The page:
Vlad’s New Problem
Russians Are Joining ISIS in Droves
Jihadists from Russia and Central Asia are pouring into the caliphate, four times more than a year ago.
Across the globe, the number of foreign fighters traveling to Iraq and Syria continues to climb, but Russia and Central Asia have experienced the most dramatic change over the past year, with some estimates suggesting a 300 percent increase.
Russia, with an estimated 2,400 fighters, is now believed to be the third biggest supplier of foreign fighters to radical Islamist groups fighting in Iraq and Syria, according to new analysis from the Soufan Group, a security consulting firm based in New York.
In June 2014, it was estimated that Russia had around 800 foreign fighters in Iraq and Syria.
“Comparatively speaking, this increase is far more substantial proportionately than that seen in Western Europe over the same time span,” the Soufan Group says in a report it plans to release tomorrow. The Daily Beast obtained an early copy.
The only two countries who currently supply more fighters are Tunisia, with an estimated 6,000, and Saudi Arabia, with 2,500. Jordan also continues to rank among the top nationalities fighting with the so-called Islamic State or Jabhat al-Nusra, the al-Qaeda franchise, with somewhere between 2,000 and 2,500 Jordanians leaving home to fight in Iraq or Syria.
The majority of Russia’s foreign fighters is coming from the North Caucasus—Chechnya and Dagestan, areas with long histories of Islamic extremism.
“Local grievances have long been drivers of radicalization in the Caucasus, and as the strong centralized security apparatus of the Russian government limits the scope for operations at home, the Islamic State has offered an attractive alternative,” the Soufan Group report says.
But news investigations have also revealed that Russian authorities have encouraged local jihadists to travel to Syria. The logic being: better terrorists fight abroad than make trouble in Russia. According to a report in Novaya Gazeta, Russia’s domestic intelligence agency—the Federal Security Service or FSB—facilitated the travel of Russian fighters headed to Syria.
With the terrorist attacks in Paris carried out by French and Belgians who’d traveled to Syria to fight, and with the Islamic State claiming responsibility for the bombing of a Russian airliner in Egypt in October, Russia may be rethinking its strategy to export local fighters. Rather than guaranteeing more safety at home, Russia could be sending men and women off to collect valuable combat skills on the battlefield that can be brought back home to carry out attacks.
Addressing the threat in October, Russian President Vladimir Putin said a task force would be established to strengthen the borders of former Soviet republic states, who have also seen its foreign fighter numbers quickly climb over the last year. The Soufan Group has identified credible reports of foreign fighters in Syria from 12 of the 15 former Soviet states.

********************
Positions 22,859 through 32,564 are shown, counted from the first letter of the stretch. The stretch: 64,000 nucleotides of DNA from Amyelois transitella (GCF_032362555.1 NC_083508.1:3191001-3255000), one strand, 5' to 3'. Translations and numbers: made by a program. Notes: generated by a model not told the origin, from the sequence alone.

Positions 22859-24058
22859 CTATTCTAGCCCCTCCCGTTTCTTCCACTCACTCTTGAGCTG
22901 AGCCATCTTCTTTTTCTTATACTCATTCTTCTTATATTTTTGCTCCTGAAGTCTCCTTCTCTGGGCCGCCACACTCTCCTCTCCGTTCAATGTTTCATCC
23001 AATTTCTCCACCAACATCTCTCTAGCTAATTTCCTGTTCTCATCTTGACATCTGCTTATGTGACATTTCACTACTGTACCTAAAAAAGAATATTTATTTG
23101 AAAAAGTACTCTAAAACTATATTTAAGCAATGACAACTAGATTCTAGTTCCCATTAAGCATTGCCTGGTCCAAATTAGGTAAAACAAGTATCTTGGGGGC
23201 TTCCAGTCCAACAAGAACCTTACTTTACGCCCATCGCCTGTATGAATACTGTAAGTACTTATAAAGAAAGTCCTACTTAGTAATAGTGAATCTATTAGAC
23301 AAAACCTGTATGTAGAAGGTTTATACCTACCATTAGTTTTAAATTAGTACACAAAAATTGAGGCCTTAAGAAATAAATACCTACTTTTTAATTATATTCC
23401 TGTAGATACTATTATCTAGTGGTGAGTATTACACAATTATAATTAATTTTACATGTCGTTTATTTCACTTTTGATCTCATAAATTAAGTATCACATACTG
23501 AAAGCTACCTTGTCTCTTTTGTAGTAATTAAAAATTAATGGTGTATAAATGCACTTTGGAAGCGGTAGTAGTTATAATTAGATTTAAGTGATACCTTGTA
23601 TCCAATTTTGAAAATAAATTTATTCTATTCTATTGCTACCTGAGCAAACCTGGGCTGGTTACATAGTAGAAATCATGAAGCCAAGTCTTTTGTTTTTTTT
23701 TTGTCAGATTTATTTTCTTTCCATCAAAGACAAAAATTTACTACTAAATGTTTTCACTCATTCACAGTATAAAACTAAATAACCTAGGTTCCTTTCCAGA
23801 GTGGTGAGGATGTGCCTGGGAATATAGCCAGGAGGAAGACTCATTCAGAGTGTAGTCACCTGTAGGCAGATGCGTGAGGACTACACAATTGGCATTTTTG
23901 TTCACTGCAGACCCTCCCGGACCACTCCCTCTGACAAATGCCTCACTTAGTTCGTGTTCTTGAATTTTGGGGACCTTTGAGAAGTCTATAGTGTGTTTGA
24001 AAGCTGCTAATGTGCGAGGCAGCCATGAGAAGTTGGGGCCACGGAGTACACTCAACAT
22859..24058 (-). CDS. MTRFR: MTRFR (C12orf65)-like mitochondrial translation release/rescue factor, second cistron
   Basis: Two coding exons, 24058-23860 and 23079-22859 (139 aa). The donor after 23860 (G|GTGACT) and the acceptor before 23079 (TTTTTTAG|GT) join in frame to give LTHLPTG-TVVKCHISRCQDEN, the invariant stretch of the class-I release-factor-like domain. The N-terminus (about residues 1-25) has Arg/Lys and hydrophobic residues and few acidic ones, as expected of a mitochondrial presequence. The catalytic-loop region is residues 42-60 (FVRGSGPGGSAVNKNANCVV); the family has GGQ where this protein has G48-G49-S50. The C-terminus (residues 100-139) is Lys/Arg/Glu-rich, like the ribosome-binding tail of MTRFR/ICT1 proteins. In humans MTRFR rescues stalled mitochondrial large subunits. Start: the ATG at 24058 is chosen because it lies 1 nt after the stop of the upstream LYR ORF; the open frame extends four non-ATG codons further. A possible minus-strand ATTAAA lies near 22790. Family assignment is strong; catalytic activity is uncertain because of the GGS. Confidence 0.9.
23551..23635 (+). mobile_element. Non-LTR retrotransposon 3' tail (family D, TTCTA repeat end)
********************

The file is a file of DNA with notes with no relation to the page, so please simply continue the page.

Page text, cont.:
Approximately 2,000 militant fighters hail from Kazakhstan, Kyrgyzstan, Tajikistan, Turkmenistan, and Uzbekistan, according to the report.
Putin said between 5,000 to 7,000 people from Russia and the former Soviet states had joined the Islamic State. The Soufan Group report says that number is likely closer to 4,700. Either way, an alarming number of people are leaving the region to join the Islamic State, and did so before Russia began its bombing campaign in September against groups that oppose Syrian President Bashar Assad.
It is too soon to tell what effect Russia’s more aggressive approach in Syria could have on its own population. Over the past 18 months, recruits from North America have not escalated dramatically, despite the anti-ISIS bombing campaign led by the United States.
“This suggests that the motivation for people to join violent extremist groups in Syria and Iraq remains more personal than political,” the Soufan Group report says. “A search for belonging, purpose, adventure, and friendship, appear to remain the main reasons for people to join the Islamic State, just as they remain the least addressed issues in the international fight against terrorism.”
Just 18 months ago, the number of foreign fighters in Syria was believed to be somewhere between 12,000 and 15,000. Now, that number appears to have doubled.
Through its own investigation, the Soufan Group found that in total between 27,000 and 31,000 people have traveled to Syria and Iraq to join the Islamic State and other violent extremist groups from at least 86 countries.
This is line with a recent U.S. intelligence assessment that estimates nearly 30,000 foreign fighters have traveled to Iraq and Syria from more than 100 countries since 2011.
Western European countries have seen its foreign fighter numbers double over the last year, jumping from 2,500 in June 2014 to roughly 5,000 today. France, the United Kingdom, Germany and Belgium contribute the biggest numbers to this tally, making up almost 3,700 of the total.
As for fighters traveling from the United States, FBI Director James Comey has said that approximately 250 Americans have traveled or attempted to travel to Syria. In 2014, that number was closer to 70.
“There are no significant patterns of locally based recruitment in the Americas—nor recruitment hot spots—as seen in Europe and the former Soviet republics,” the Soufan Group report says.